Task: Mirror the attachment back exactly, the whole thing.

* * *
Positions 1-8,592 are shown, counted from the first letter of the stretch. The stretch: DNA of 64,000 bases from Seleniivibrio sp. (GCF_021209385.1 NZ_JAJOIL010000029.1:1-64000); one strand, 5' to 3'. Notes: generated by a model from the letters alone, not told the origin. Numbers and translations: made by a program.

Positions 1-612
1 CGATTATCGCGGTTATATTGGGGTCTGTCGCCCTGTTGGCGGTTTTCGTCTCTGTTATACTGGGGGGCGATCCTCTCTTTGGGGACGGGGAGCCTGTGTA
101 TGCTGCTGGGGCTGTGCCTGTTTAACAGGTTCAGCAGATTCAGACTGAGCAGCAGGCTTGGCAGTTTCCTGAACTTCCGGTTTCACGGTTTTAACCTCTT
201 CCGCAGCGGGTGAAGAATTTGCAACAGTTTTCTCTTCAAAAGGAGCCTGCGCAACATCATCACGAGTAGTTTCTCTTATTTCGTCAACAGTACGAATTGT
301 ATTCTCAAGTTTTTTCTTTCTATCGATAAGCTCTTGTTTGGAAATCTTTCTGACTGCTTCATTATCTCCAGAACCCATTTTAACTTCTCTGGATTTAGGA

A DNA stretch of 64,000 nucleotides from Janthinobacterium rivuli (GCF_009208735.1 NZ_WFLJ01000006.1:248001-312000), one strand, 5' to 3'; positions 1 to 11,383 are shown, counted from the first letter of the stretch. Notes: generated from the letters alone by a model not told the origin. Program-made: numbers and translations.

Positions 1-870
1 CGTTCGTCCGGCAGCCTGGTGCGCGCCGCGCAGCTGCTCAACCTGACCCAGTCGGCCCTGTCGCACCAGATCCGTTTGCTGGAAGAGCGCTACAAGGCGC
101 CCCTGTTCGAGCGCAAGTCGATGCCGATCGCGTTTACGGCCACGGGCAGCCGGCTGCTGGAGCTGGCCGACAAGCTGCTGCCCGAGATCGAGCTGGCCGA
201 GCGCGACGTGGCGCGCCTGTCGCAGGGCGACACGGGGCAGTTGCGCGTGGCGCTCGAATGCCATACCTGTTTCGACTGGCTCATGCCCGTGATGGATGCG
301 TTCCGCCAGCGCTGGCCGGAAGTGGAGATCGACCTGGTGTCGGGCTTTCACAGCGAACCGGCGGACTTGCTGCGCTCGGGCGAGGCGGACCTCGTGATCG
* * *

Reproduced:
Positions 1-8,592 are shown, counted from the first letter of the stretch. The stretch: DNA of 64,000 bases from Seleniivibrio sp. (GCF_021209385.1 NZ_JAJOIL010000029.1:1-64000); one strand, 5' to 3'. Notes: generated by a model from the letters alone, not told the origin. Numbers and translations: made by a program.

Positions 1-612
1 CGATTATCGCGGTTATATTGGGGTCTGTCGCCCTGTTGGCGGTTTTCGTCTCTGTTATACTGGGGGGCGATCCTCTCTTTGGGGACGGGGAGCCTGTGTA
101 TGCTGCTGGGGCTGTGCCTGTTTAACAGGTTCAGCAGATTCAGACTGAGCAGCAGGCTTGGCAGTTTCCTGAACTTCCGGTTTCACGGTTTTAACCTCTT
201 CCGCAGCGGGTGAAGAATTTGCAACAGTTTTCTCTTCAAAAGGAGCCTGCGCAACATCATCACGAGTAGTTTCTCTTATTTCGTCAACAGTACGAATTGT
301 ATTCTCAAGTTTTTTCTTTCTATCGATAAGCTCTTGTTTGGAAATCTTTCTGACTGCTTCATTATCTCCAGAACCCATTTTAACTTCTCTGGATTTAGGA

A DNA stretch of 64,000 nucleotides from Janthinobacterium rivuli (GCF_009208735.1 NZ_WFLJ01000006.1:248001-312000), one strand, 5' to 3'; positions 1 to 11,383 are shown, counted from the first letter of the stretch. Notes: generated from the letters alone by a model not told the origin. Program-made: numbers and translations.

Positions 1-870
1 CGTTCGTCCGGCAGCCTGGTGCGCGCCGCGCAGCTGCTCAACCTGACCCAGTCGGCCCTGTCGCACCAGATCCGTTTGCTGGAAGAGCGCTACAAGGCGC
101 CCCTGTTCGAGCGCAAGTCGATGCCGATCGCGTTTACGGCCACGGGCAGCCGGCTGCTGGAGCTGGCCGACAAGCTGCTGCCCGAGATCGAGCTGGCCGA
201 GCGCGACGTGGCGCGCCTGTCGCAGGGCGACACGGGGCAGTTGCGCGTGGCGCTCGAATGCCATACCTGTTTCGACTGGCTCATGCCCGTGATGGATGCG
301 TTCCGCCAGCGCTGGCCGGAAGTGGAGATCGACCTGGTGTCGGGCTTTCACAGCGAACCGGCGGACTTGCTGCGCTCGGGCGAGGCGGACCTCGTGATCG